Putting Miss Havisham's note in my pocket, that it might serve as my credentials for so soon reappearing at Satis House, in case her waywardness should lead her to express any surprise at seeing me, I went down again by the coach next day. But I alighted at the Halfway House, and breakfasted there, and walked the rest of the distance; for, I sought to get into the town quietly by the unfrequented ways, and to leave it in the same manner.
The best light of the day was gone when I passed along the quiet echoing courts behind the High-street. The nooks of ruin where the old monks had once had their refectories and gardens, and where the strong walls were now pressed into the service of humble sheds and stables, were almost as silent as the old monks in their graves. The cathedral chimes had at once a sadder and a more remote sound to me, as I hurried on avoiding observation, than they had ever had before; so, the swell of the old organ was borne to my ears like funeral music; and the rooks, as they hovered about the grey tower and swung in the bare high trees of the priory-garden, seemed to call to me that the place was changed, and that Estella was gone out of it for ever.
An elderly woman whom I had seen before as one of the servants who lived in the supplementary house across the back court-yard, opened the gate. The lighted candle stood in the dark passage within, as of old, and I took it up and ascended the staircase alone. Miss Havisham was not in her own room, but was in the larger room across the landing. Looking in at the door, after knocking in vain, I saw her sitting on the hearth in a ragged chair, close before, and lost in the contemplation of, the ashy fire.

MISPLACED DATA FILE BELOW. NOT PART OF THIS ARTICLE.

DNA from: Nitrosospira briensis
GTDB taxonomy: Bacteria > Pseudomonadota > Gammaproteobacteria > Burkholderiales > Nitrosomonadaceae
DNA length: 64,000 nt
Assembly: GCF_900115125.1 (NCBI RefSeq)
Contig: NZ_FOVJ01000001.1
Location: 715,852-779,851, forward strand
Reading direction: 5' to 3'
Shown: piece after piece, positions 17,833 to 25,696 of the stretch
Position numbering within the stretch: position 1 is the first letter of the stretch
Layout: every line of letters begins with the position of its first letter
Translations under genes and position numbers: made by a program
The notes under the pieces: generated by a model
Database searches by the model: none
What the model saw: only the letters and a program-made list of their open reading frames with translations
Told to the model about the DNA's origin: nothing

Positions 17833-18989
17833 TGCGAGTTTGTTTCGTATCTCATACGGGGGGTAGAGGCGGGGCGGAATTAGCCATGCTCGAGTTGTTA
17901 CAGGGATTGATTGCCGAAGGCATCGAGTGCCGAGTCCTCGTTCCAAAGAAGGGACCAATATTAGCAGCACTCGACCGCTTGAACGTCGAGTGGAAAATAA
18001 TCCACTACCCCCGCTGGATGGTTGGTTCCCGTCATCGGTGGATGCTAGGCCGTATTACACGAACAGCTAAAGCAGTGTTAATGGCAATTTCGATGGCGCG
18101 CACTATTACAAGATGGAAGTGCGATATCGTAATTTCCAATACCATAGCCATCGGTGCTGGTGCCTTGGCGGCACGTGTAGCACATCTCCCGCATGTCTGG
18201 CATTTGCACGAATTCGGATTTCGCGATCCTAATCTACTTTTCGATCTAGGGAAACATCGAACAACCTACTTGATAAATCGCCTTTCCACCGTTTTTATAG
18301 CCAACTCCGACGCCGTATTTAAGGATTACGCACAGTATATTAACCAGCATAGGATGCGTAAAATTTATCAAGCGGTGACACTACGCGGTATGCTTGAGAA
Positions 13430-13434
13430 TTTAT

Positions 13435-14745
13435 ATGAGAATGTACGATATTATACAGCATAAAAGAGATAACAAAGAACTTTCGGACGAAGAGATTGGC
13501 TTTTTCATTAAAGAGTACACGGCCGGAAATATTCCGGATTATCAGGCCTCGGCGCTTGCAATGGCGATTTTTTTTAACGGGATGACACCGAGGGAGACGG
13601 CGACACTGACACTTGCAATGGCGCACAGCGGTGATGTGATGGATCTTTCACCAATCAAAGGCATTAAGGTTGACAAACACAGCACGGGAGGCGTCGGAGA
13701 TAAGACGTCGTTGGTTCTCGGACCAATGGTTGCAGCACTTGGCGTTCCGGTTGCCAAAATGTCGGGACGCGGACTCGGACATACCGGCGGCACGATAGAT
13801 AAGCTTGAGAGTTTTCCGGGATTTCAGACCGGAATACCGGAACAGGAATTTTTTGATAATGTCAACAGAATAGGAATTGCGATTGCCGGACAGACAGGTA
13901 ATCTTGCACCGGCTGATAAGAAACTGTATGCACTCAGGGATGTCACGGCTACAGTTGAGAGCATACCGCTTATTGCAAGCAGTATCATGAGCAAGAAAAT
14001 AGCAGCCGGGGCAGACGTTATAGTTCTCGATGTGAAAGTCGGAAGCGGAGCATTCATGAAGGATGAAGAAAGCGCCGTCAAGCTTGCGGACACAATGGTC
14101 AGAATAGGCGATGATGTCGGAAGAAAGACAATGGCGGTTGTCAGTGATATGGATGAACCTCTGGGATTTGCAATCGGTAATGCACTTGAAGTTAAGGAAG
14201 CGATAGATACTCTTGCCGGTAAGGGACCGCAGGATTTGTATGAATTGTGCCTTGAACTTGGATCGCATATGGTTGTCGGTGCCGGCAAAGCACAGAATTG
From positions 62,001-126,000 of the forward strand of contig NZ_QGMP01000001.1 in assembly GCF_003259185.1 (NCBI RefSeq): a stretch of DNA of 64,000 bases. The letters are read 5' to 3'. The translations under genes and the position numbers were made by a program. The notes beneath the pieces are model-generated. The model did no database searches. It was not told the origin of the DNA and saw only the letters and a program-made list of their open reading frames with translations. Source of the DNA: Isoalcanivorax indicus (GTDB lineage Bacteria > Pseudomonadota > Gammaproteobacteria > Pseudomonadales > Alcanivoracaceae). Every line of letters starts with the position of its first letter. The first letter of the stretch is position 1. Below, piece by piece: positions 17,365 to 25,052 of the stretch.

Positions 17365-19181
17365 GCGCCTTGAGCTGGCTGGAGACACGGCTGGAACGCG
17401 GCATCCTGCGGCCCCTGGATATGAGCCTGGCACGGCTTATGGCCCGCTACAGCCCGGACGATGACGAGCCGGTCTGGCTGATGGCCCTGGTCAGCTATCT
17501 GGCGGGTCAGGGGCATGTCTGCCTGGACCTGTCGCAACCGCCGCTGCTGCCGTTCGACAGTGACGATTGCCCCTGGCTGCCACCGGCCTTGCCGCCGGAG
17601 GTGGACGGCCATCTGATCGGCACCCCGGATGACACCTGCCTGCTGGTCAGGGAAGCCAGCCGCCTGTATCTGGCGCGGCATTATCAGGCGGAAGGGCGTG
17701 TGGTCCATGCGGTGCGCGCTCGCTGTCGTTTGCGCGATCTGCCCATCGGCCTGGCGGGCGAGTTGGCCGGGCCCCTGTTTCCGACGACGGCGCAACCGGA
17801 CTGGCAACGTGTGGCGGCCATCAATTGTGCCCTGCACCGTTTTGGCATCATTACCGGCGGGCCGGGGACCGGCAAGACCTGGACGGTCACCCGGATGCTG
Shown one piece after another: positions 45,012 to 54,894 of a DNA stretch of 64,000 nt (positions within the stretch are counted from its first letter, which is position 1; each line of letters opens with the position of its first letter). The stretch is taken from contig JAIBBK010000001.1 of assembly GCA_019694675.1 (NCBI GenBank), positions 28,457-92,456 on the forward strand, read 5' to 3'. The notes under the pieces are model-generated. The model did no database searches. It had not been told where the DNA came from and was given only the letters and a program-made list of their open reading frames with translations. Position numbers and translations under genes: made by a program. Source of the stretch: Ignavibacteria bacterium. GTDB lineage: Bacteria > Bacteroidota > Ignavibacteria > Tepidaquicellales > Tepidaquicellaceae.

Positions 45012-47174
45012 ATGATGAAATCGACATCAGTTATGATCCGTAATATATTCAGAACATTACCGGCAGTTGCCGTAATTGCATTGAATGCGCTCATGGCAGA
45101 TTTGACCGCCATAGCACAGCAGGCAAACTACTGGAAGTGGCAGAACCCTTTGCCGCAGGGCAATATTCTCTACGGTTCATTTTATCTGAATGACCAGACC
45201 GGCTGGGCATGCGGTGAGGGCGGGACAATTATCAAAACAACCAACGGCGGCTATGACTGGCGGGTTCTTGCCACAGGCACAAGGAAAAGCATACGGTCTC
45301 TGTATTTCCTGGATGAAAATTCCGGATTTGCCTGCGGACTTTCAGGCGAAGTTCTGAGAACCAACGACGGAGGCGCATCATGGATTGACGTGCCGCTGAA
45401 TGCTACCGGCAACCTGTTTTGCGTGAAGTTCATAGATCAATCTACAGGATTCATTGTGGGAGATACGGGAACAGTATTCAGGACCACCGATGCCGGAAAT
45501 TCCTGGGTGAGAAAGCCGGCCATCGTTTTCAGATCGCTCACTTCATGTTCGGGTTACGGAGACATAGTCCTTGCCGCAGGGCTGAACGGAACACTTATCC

Doing as I had often done, I went in, and stood, touching the old chimney-piece, where she could see me when she raised her eyes. There was an air or utter loneliness upon her, that would have moved me to pity though she had wilfully done me a deeper injury than I could charge her with. As I stood compassionating her, and thinking how in the progress of time I too had come to be a part of the wrecked fortunes of that house, her eyes rested on me. She stared, and said in a low voice, "Is it real?"
"It is I, Pip. Mr. Jaggers gave me your note yesterday, and I have lost no time."
"Thank you. Thank you."
As I brought another of the ragged chairs to the hearth and sat down, I remarked a new expression on her face, as if she were afraid of me.
"I want," she said, "to pursue that subject you mentioned to me when you were last here, and to show you that I am not all stone. But perhaps you can never believe, now, that there is anything human in my heart?"
When I said some reassuring words, she stretched out her tremulous right hand, as though she was going to touch me; but she recalled it again before I understood the action, or knew how to receive it.
"You said, speaking for your friend, that you could tell me how to do something useful and good. Something that you would like done, is it not?"
"Something that I would like done very much."
"What is it?"
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